U 17 higher level girl’s game. Ball is played toward the goalkeeper and it is obvious that the goalkeeper will get the ball although there is an attacking player in an offside position a substantial distance away from the goal area. As ball is going toward the goalkeeper referee is distracted by other events taking place on the field and looks away and does not notice that the assistant referee has signaled offside although the attacker clearly was not going to get the ball and was not attempting to play the ball. Whistle is not blown and offside is not signaled by center referee. When center referee looks back, goalkeeper in reliance on the assistant referee’s signal has carried the ball outside the penalty area in line with the assistant referee, placed it on the ground and is preparing to take kick. Attacking team wants hand ball called for carrying the ball outside the penalty area. Your opinion on the proper way to have handled the situation?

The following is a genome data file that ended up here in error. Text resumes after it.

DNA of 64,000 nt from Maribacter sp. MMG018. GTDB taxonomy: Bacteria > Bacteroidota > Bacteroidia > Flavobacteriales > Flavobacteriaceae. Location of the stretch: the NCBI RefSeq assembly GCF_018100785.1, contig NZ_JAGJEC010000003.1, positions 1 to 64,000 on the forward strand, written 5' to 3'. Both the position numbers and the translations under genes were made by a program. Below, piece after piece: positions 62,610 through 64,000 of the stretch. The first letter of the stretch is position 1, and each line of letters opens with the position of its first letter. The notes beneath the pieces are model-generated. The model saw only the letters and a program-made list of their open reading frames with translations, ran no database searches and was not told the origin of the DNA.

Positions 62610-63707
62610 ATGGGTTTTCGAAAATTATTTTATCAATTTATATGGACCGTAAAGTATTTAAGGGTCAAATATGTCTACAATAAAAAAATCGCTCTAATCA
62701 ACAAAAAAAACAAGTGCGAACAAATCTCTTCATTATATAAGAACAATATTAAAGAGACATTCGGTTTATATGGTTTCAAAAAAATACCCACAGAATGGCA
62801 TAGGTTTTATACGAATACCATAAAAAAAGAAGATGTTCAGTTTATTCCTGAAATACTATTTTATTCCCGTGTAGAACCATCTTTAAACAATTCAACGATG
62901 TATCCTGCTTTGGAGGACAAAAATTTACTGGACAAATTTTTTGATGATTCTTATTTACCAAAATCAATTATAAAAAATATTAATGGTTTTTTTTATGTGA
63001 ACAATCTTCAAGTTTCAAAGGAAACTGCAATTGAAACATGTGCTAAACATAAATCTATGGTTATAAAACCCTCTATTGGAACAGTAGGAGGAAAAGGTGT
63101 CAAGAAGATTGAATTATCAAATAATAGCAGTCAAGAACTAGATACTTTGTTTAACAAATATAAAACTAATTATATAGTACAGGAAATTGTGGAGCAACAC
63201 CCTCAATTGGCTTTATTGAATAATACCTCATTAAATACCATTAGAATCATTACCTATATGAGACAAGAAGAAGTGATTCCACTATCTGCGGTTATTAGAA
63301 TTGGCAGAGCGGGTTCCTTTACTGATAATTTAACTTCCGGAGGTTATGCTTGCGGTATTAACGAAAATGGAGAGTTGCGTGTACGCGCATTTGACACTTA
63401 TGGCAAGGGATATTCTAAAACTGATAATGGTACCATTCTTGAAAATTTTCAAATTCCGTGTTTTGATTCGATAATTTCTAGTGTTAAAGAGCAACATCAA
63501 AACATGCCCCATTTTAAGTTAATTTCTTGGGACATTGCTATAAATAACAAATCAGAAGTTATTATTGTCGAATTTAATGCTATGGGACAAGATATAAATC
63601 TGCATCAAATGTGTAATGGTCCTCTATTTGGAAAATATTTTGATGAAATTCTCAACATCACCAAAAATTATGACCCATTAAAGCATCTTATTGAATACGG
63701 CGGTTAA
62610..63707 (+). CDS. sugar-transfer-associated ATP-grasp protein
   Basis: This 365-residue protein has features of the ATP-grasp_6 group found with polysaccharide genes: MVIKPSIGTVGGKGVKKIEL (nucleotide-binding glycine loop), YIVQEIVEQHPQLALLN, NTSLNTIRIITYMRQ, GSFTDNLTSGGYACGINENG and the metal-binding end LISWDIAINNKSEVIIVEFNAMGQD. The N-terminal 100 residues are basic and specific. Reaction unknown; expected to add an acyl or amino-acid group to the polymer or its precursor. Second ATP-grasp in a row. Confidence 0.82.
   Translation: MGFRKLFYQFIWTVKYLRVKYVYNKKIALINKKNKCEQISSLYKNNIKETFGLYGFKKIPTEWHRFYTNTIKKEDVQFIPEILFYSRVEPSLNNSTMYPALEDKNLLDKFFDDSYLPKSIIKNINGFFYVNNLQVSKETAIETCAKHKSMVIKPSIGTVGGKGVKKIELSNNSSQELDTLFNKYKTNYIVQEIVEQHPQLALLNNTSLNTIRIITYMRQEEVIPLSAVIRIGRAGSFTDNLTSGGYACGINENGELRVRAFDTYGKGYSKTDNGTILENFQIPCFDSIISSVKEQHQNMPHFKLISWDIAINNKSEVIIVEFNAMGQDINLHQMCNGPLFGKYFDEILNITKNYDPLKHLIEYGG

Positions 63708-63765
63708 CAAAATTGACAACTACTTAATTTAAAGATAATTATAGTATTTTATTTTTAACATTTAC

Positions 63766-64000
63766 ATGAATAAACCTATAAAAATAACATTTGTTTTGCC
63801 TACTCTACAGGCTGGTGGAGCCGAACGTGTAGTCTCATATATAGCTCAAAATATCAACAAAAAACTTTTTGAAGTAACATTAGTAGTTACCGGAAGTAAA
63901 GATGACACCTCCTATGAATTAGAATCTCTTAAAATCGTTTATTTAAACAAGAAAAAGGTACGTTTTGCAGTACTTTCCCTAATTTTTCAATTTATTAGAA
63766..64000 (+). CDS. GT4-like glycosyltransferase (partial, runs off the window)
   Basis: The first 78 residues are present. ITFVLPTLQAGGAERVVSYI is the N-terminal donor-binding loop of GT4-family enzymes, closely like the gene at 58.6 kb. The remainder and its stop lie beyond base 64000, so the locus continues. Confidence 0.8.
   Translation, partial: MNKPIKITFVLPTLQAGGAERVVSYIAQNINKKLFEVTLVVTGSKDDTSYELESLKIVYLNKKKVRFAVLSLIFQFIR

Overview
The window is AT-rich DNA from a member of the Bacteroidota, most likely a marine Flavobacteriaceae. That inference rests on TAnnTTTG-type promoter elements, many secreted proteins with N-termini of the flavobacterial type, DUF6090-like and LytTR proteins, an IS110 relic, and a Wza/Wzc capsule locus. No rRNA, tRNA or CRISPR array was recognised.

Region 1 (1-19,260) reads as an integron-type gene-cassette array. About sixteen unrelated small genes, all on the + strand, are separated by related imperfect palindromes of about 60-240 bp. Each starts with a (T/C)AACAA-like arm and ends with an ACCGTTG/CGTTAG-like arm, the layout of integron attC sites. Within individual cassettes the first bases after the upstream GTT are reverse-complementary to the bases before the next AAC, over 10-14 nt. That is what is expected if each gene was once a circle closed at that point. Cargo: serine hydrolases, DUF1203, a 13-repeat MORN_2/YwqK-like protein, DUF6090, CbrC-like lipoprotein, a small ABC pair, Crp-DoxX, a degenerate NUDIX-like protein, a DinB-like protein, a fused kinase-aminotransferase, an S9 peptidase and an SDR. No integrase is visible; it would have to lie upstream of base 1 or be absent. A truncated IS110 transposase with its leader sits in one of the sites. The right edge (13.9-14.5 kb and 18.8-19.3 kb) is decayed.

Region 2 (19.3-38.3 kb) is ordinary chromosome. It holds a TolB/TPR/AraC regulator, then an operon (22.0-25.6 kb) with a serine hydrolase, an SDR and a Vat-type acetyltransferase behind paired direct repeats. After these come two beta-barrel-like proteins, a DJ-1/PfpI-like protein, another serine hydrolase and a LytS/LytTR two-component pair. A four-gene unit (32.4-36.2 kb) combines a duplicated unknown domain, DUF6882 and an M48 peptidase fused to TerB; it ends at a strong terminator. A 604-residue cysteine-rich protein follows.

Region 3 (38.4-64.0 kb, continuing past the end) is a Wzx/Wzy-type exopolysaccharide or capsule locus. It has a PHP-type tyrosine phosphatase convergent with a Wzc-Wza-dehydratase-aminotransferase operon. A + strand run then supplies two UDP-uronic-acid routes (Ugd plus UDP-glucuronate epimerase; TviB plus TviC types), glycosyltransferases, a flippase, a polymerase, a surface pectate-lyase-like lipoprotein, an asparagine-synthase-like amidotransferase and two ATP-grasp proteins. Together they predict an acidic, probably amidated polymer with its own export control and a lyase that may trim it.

USSF answer (November 12, 2008):
The principal error here was the mistake was made by the player — taking the assistant referee’s signal as an indication that play has stopped (particularly given the “U 17 higher level” of the competition). We can apply these ancient words of wisdom to the situation: “The Laws of the Game were not written to compensate for the mistakes of players.”  The referee should either drive this point home to the goalkeeper by calling deliberate handling or, if feeling kindly at that time and perhaps a bit embarrassed, the referee could whistle to stop play, declare that the whistle was inadvertent, and restart with a dropped ball (because of the stoppage with no accompanying infringement or, as in this case, a trifling violation).

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